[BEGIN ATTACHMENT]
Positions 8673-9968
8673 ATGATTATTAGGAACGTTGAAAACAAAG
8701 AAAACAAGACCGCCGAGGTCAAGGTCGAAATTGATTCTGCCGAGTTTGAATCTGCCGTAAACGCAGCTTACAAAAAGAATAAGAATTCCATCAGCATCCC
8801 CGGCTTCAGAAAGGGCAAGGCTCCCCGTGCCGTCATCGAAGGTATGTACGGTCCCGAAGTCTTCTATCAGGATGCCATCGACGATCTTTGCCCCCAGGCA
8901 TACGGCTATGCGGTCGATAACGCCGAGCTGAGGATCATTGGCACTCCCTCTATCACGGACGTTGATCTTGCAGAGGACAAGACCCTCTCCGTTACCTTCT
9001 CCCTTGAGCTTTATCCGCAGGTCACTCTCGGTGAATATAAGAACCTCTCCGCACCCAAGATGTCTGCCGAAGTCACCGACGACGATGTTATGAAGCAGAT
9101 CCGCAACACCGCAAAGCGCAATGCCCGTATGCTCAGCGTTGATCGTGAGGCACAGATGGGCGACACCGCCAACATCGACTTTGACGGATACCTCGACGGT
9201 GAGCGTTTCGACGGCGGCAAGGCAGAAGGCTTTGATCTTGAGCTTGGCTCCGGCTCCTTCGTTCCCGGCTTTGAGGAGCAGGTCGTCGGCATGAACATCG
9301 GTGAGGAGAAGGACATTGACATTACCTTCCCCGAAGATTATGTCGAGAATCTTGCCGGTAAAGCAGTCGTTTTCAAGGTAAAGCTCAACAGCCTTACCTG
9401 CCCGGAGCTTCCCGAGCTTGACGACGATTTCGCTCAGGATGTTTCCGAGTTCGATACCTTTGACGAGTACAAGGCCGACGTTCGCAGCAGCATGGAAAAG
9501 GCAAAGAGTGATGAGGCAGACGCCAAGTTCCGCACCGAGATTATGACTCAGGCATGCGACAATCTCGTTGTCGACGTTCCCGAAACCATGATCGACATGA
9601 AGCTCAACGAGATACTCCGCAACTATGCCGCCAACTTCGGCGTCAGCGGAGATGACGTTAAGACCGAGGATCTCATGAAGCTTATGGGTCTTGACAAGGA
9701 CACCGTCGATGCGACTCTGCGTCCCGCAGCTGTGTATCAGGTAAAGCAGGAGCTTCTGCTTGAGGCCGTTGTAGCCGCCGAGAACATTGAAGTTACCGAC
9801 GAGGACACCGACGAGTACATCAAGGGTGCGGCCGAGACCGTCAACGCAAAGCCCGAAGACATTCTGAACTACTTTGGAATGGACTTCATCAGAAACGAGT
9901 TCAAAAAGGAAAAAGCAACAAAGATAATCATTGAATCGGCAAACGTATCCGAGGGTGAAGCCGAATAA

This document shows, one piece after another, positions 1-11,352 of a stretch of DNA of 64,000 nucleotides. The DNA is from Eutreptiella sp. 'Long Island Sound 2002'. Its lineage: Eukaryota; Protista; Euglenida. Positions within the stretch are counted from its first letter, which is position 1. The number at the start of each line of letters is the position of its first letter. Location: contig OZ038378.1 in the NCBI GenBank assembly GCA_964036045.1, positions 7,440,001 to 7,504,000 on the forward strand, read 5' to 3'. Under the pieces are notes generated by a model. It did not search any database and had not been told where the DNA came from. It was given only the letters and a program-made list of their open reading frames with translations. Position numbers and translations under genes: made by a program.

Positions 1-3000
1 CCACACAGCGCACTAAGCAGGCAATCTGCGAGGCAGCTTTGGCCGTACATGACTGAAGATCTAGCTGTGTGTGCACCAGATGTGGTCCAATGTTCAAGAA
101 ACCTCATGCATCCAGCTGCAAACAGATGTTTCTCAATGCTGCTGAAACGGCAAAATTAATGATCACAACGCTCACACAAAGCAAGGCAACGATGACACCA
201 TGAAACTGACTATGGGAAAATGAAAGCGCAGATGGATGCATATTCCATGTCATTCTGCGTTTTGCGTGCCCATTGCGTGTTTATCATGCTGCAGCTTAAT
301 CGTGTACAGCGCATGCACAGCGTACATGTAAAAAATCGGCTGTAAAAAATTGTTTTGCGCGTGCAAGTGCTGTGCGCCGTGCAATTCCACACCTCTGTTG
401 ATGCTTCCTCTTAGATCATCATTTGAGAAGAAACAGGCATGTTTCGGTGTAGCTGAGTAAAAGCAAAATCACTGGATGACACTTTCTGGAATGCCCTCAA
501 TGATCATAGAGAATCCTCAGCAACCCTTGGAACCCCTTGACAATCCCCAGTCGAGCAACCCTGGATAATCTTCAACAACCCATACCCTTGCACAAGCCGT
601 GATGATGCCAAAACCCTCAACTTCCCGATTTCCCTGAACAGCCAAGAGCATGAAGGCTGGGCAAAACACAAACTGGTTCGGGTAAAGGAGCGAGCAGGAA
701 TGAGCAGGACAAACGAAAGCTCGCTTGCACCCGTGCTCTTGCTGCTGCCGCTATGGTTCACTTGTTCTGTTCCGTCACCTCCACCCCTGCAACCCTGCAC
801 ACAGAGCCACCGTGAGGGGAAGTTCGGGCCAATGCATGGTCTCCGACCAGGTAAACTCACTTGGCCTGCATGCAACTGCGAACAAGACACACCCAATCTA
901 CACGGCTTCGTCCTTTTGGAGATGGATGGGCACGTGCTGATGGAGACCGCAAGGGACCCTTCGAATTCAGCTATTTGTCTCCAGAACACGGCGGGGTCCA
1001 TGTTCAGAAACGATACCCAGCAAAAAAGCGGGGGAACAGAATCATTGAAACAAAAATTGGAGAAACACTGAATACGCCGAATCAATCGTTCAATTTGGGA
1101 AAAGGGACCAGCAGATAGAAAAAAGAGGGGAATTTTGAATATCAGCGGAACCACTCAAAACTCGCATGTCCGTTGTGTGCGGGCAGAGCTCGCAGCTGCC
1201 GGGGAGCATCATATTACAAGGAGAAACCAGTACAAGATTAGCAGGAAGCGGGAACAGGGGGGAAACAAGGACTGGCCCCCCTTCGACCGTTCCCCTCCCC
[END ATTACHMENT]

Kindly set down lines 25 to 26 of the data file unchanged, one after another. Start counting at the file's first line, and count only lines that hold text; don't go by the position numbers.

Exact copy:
701 TGAGCAGGACAAACGAAAGCTCGCTTGCACCCGTGCTCTTGCTGCTGCCGCTATGGTTCACTTGTTCTGTTCCGTCACCTCCACCCCTGCAACCCTGCAC
801 ACAGAGCCACCGTGAGGGGAAGTTCGGGCCAATGCATGGTCTCCGACCAGGTAAACTCACTTGGCCTGCATGCAACTGCGAACAAGACACACCCAATCTA